In today’s energy efficient world, more college students and recent graduates are shifting their focus to green jobs. But what is a “green job” exactly, and what do you have to do or study to secure one? Green jobs are relatively new in today’s day and age. A green job is defined simply as a job that works to lower the impact humans have on the environment. Pretty simple, right? The truth is, however, that green jobs are available in so many fields, that people seldom know where to begin, let alone what to major in or apply for.
For those who are still in school or don’t have a degree in a specific field, there is a wide variety of support, administrative and “leg work” jobs that make companies focused on the environment run smoothly. If you are still in school and looking to make a career in this rapidly expanding field, this would be a great place to start out. One company that offers a way into the green field is Ambit Energy. Based in Dallas, Texas, Ambit Energy offers entry-level positions in customer care, bilingual customer care and secretarial positions. Do you speak another language? Why not expand green energy ideas and environmental awareness across cultural lines. Being bilingual with office experience is a definite advantage in the entry level of green energy jobs.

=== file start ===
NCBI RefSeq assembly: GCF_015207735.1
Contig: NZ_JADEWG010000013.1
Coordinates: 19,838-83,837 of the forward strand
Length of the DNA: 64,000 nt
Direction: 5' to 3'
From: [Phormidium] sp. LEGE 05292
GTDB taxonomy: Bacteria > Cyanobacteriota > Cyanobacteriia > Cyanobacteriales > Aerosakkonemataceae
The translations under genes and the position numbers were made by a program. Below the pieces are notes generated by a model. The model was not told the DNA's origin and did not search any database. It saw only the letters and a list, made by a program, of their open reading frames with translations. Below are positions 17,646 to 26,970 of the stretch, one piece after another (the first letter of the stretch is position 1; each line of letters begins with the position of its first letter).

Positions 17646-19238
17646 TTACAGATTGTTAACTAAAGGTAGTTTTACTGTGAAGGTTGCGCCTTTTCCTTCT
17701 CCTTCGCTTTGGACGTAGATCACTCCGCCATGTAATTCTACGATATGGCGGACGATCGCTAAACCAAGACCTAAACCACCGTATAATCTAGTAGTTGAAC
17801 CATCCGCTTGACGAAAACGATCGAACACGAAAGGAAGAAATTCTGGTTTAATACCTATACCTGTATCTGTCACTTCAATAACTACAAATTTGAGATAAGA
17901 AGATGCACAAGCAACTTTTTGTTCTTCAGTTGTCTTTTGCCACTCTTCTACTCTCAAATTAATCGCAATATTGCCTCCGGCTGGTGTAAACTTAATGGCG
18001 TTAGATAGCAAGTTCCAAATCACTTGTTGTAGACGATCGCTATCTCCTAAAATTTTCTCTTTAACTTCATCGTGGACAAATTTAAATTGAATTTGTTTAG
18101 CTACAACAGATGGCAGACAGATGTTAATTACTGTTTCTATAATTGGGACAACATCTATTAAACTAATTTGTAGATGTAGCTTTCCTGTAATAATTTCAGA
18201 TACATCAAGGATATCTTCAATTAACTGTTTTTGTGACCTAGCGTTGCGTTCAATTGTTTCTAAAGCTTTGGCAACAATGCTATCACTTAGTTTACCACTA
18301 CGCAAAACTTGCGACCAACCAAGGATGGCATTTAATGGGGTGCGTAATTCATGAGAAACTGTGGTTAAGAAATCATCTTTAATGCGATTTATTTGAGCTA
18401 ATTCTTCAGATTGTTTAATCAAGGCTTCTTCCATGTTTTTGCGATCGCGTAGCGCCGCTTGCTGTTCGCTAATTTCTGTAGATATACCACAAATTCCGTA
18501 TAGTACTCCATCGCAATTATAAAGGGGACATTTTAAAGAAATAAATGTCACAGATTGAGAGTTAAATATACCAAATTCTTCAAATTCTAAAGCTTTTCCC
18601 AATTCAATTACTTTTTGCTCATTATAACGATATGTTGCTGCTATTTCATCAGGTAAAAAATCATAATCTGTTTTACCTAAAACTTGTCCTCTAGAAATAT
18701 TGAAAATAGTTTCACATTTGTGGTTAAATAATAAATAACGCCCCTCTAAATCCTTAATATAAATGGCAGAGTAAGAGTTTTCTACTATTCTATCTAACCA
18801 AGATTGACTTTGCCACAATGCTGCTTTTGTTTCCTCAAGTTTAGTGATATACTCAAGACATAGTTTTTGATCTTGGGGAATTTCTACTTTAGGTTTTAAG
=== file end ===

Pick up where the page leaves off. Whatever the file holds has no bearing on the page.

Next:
If you’re in college or trying to decide what to do for work, the best idea is to major in engineering, transportation or any one of the major sciences. The largest environmental concern and focus comes from transportation, production and energy. Anyone specializing in these fields will continue to be in high demand. A college degree isn’t necessary to excel in this broad field either. Practical skills can be learned via trade schools or apprenticeships that can lead to jobs construction, large scale transport and farming. The conservation of energy cannot be carried out in an office building or classroom, but in the field.
Are you good with numbers? The possibilities are plentiful if you have the ability to manage numbers, reduce loss and increase efficiency. Accountants and energy auditors start out with comfortable salaries, and the work is meaningful. Imagine saving energy or maximizing conservation efforts on a daily basis. The work you do could have a direct impact on the planet we call home.
So if you’re a student, already working, or looking to make a career change into green jobs, don’t wait any longer. The ideas have been on paper for too long, and there aren’t enough hands to carry the enormous projects that lie ahead. The rewarding work you do will be worth it, and as this field grows, so will you in all of your personal and professional endeavors.
McLean, Virginia, United States
Vice President of Business Development
TMP Government LLC, a division of
TMP Worldwide Advertising & Communications, LLC